Anglo Irish Bank gives 70 staff pay increases
STATE-OWNED Anglo Irish Bank, which will receive a further capital injection from the Government in the coming weeks after reporting the highest ever losses in Irish corporate history, has awarded pay increases to 70 staff.
Salary increases have been paid to 40 of the bank’s 800 staff in Ireland, 20 out of 370 staff in the UK and 10 out of 80 staff in the US where the employees’ jobs have changed following the voluntary redundancy plan under which 230 staff left the bank.
Minister for Community, Equality and Gaeltacht Affairs Pat Carey last night defended the pay award. The increase concerned a small number of non-senior specialist staff in England that had been recruited on a contract basis, Mr Carey said on RTÉ’s Prime Time.
It would not be possible to clean up the bank without the specialist staff and the chairman and members of the board “are satisfied that these particular staff are necessary,” he said.
However, Fine Gael TD Leo Varadkar called on the Minister for Finance to instruct the bank’s board not to pay the increases.
The bank said that before the nationalisation of the bank in January 2009, the remuneration for a substantial proportion of staff at the bank was bonus-related but this was no longer the case and as a result average take-home pay has been “substantially reduced”.
“Increases were awarded where roles and responsibilities have changed since the completion of the voluntary redundancy programme,” the bank said. “The increases were also awarded in situations where qualifications of direct relevance to the individuals day-to-day job were completed in the past 12 months.”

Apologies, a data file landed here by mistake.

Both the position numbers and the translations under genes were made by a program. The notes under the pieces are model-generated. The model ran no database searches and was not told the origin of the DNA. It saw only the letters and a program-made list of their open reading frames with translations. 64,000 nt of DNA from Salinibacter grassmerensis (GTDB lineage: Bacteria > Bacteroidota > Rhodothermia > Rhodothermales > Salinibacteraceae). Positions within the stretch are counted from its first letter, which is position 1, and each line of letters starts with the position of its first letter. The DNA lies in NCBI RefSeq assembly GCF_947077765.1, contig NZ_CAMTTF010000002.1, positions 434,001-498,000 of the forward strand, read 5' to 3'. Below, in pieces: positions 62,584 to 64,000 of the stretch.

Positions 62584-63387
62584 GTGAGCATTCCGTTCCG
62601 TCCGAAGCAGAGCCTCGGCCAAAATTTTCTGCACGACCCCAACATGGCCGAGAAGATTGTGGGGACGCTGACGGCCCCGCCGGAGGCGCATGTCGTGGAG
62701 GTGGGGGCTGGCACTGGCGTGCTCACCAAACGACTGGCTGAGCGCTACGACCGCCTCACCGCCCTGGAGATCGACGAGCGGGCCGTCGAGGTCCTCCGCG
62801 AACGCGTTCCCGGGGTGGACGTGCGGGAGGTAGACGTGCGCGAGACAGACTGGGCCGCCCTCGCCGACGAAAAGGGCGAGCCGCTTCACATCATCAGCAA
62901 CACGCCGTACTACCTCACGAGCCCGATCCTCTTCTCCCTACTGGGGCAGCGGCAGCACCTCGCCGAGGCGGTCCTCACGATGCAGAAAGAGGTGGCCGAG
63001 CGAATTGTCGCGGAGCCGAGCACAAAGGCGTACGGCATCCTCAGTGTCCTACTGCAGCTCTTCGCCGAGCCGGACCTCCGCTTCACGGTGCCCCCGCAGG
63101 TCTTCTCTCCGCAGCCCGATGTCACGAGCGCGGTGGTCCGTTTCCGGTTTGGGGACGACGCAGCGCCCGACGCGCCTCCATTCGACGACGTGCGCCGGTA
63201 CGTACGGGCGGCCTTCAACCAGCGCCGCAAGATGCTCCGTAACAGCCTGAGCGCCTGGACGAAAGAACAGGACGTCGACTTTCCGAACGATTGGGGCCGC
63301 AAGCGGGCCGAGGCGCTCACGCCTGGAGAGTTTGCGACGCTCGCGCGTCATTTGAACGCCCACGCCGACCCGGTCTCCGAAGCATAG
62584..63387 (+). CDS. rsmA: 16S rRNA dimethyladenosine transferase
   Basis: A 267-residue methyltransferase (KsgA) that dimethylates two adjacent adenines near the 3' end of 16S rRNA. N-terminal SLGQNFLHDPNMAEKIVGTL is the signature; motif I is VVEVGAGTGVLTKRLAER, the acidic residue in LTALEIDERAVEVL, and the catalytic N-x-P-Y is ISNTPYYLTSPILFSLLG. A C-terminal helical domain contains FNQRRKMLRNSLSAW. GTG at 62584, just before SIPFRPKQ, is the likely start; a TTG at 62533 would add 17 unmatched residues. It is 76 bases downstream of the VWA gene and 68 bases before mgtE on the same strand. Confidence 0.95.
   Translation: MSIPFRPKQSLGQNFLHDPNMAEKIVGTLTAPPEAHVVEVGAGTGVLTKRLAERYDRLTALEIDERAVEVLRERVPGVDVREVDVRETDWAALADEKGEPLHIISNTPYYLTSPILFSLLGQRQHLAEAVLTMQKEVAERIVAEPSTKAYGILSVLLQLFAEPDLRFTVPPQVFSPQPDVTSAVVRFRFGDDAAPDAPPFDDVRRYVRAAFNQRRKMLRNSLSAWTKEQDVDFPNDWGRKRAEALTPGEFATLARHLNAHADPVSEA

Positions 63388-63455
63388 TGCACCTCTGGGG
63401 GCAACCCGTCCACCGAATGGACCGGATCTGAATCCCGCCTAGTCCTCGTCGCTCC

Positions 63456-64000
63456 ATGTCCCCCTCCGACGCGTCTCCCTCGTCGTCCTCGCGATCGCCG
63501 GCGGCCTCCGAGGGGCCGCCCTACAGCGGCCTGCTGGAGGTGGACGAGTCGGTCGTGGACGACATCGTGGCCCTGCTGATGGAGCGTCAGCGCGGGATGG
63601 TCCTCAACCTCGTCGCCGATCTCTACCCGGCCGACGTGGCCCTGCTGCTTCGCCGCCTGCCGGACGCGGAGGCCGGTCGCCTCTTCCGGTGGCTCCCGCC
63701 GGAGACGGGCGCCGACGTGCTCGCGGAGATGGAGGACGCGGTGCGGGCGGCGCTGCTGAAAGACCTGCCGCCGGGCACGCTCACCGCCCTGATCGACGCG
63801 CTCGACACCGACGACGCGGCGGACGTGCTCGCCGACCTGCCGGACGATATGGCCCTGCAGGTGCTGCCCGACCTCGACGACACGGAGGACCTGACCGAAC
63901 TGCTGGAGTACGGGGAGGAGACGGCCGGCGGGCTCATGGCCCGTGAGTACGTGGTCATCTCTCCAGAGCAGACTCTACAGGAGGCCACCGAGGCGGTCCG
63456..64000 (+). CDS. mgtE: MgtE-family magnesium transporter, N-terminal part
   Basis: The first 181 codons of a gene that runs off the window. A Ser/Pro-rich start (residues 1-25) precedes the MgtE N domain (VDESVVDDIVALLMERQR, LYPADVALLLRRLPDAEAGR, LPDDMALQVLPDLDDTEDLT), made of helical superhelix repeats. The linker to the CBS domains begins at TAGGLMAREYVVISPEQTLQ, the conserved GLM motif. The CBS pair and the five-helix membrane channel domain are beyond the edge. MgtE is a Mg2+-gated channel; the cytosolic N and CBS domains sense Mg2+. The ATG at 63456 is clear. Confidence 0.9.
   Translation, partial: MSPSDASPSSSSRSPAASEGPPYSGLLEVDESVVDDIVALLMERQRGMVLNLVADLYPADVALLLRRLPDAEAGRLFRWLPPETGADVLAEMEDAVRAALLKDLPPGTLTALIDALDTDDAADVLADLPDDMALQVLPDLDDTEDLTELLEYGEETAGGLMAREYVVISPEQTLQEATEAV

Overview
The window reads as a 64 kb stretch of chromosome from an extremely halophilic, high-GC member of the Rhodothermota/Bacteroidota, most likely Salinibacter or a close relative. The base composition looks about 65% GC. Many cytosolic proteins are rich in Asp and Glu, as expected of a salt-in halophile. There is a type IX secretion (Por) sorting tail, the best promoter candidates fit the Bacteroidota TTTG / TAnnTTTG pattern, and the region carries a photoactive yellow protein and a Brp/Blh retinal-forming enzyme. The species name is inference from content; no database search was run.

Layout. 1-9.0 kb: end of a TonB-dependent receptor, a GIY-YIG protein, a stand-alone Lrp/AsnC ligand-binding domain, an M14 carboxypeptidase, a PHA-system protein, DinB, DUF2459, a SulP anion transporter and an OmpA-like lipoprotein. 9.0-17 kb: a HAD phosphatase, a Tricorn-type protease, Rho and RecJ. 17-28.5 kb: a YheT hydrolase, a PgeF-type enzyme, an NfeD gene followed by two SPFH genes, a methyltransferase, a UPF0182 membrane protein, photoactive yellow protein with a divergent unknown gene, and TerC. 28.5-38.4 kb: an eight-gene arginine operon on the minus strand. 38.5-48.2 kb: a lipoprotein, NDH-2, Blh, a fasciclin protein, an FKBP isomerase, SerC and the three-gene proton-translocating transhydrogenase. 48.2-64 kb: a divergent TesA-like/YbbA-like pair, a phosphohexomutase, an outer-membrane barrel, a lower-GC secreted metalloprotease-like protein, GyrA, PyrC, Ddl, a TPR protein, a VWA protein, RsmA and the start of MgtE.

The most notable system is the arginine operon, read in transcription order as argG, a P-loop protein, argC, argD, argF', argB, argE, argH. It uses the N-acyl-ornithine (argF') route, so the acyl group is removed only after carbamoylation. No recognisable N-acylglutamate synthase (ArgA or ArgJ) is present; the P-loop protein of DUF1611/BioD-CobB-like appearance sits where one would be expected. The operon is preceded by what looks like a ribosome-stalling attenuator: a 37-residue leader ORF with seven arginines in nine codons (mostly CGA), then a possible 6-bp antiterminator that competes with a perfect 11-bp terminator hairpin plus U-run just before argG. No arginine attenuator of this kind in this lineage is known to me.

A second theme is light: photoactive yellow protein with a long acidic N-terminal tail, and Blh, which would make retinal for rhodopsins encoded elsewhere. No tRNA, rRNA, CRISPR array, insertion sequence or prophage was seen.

Two internal appointees on the new senior management team installed by chief executive Mike Aynsley are among the staff who received pay increases under the remuneration changes introduced by the bank in recent months, according to sources close to Anglo.
The bank has declined to reveal the scale of the pay increases, but said in its statement released to RTÉ’s Prime Timethat the increases would be “modest”.
The number of staff at Anglo has fallen to 1,240 from 1,800 following the redundancy programme, the sale of the banks operation in Austria, the transfer of staff to the bank’s internal unit monitoring loans moving to the National Asset Management Agency (Nama) and by not replacing staff who have left in the regular course of business.
Anglo is expected to post losses of almost €12 billion for the 15 months to December 31st, 2009 next week when the bank releases financial results for the first time since May 2009. Losses on bad loans amounting to about €14 billion mean that Anglo will report the highest losses ever reported by an Irish company.
This will trigger a further capital injection, possibly as much as €6 billion, from the State. The Government injected €4 billion into Anglo last year after half-year losses of €4.1 billion for the six months to the end of March 2009 obliterated the bank’s existing capital reserves. Anglo is the largest participant in Nama, transferring about €36 billion in loans.